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Public Lands and Resources
Mason Gaffney:  Oil and Gas Leasing: a Study in Pseudo-Socialism
Another form of Managerial Socialism is direct administration of public lands. Our National Forests are an example. The track record is not good. The Forest Service manages a national asset worth over $100 billions, from which it generates no positive cash flow. Latent surpluses die a-borning. At one time this was from an excess of ideological commitment to slow cutting cycles and "community stability," as exemplified by Congressman James Weaver's dedication to Roseburg, OR. More recently it is from internalizing profits and plowing them into roading submarginal forests for premature cutting. Either way it soaks in revenues from other sources, yielding nothing back. Even if one likes the model, it could not be universalized.

More commonly, public landlords lease lands to private firms, limiting their managerial input to dirigisme expressed in regulations and guidelines. The Bureau of Land Management (BLM) thus administers its vast empire as mainly a passive landlord. Its main task is just collecting rents. To the extent The Bureau does a good job, or Congress lets it do a good job, this evinces more of Distributive than Managerial Socialism. To the extent it does a bad job it is "Pseudo-Socialism," to be discussed presently. ...

Distributive Socialism also means administering public lands pro-actively, affirmatively, to maximize revenue, in the manner of private landlords. Not to do so is to let private lessees keep and privatize the surpluses generated by resources in the public domain. The NDP in B.C. earned its Socialist stripes by raising rents on Crown lands owned by the Province ("The Crown Provincial," in Canadian terms). The Minister of Lands did this directly by renegotiating timber and other leases, on a site-specific basis.  ...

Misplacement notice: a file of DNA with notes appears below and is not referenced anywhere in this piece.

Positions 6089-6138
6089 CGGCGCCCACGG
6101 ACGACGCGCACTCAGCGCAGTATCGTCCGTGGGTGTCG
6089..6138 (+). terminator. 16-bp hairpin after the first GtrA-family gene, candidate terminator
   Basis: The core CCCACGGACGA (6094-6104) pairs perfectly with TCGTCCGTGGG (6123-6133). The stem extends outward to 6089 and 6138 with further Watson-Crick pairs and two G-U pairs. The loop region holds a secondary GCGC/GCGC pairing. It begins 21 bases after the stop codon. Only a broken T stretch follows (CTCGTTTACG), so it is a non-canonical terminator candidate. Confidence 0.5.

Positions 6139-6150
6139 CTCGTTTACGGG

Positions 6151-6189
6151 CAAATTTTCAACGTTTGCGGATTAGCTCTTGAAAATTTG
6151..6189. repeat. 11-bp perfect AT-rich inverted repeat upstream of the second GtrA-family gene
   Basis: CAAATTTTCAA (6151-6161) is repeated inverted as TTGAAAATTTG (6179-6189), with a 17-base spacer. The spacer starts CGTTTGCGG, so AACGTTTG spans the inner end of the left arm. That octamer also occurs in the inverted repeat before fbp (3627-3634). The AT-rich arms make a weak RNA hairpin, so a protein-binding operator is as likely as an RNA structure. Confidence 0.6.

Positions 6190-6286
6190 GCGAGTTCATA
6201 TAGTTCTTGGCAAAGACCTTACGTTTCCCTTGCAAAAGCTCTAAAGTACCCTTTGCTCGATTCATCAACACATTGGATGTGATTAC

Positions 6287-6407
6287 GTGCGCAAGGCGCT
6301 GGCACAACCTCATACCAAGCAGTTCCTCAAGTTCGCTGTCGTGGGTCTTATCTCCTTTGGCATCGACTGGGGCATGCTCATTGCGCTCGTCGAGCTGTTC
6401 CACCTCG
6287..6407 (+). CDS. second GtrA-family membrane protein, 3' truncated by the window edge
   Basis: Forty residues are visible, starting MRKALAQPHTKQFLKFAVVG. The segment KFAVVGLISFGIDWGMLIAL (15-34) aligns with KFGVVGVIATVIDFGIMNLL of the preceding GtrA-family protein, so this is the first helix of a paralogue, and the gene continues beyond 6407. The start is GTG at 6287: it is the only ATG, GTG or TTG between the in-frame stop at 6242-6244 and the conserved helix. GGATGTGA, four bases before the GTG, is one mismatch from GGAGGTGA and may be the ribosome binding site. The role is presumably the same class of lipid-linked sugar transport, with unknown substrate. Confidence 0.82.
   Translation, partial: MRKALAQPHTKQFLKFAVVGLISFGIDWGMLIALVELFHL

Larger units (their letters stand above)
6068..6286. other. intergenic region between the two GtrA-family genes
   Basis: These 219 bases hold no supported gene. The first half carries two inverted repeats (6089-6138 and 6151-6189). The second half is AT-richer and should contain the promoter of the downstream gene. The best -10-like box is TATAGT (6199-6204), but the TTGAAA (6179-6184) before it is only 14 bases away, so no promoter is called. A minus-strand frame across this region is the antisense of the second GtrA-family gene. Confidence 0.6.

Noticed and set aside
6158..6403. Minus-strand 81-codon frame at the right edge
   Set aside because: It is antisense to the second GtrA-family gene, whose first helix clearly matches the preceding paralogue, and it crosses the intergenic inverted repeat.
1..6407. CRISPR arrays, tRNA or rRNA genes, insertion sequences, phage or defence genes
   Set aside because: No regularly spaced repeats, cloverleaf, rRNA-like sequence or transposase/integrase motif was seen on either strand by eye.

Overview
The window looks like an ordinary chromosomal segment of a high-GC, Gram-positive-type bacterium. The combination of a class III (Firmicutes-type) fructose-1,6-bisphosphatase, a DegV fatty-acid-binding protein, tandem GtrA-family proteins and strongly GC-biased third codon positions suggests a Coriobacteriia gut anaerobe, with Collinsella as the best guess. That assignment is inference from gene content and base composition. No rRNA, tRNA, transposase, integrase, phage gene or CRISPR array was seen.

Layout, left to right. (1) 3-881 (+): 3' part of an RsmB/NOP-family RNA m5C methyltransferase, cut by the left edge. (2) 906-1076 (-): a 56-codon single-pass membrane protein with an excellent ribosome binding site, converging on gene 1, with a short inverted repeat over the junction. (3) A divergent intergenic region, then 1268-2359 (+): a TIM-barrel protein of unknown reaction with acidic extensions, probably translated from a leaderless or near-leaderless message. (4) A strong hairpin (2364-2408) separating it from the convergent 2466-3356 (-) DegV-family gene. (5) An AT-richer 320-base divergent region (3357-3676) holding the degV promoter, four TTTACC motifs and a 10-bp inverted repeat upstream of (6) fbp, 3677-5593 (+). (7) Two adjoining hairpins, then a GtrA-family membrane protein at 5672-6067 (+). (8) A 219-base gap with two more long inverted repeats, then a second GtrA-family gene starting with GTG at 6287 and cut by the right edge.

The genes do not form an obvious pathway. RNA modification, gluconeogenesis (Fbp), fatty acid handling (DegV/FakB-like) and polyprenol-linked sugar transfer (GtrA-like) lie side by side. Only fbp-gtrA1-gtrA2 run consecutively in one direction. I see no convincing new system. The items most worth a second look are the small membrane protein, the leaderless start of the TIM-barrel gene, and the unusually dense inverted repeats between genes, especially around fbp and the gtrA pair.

Pseudo-Socialism is what happens when resources in the public domain are leased below a market rental, giving away part of the public interest. That has the effect of installing the lessee as though he were the owner. The BLM, leasing grazing privileges on Federal lands in the west, has fallen into this pattern conspicuously and notoriously, subject to pressure from western Senators who have the power of many votes in the U.S. Senate relative to their state populations. The dollar values are small, but the object lesson is visible, depressing, and cautionary.
  • Some other bad examples are school section lands in the middle states. These originated as Federal land grants intended to support local schools. Some of them are corruptly let to insiders in "sweetheart deals" for token rents.
  • Another bad example is the County of Los Angeles, which owns lands in the Marina del Rey district. One parcel lay idle for 25 years in the control of a politically well-connected developer who finally went bankrupt and walked away from it, leaving unpaid even the token rent charged.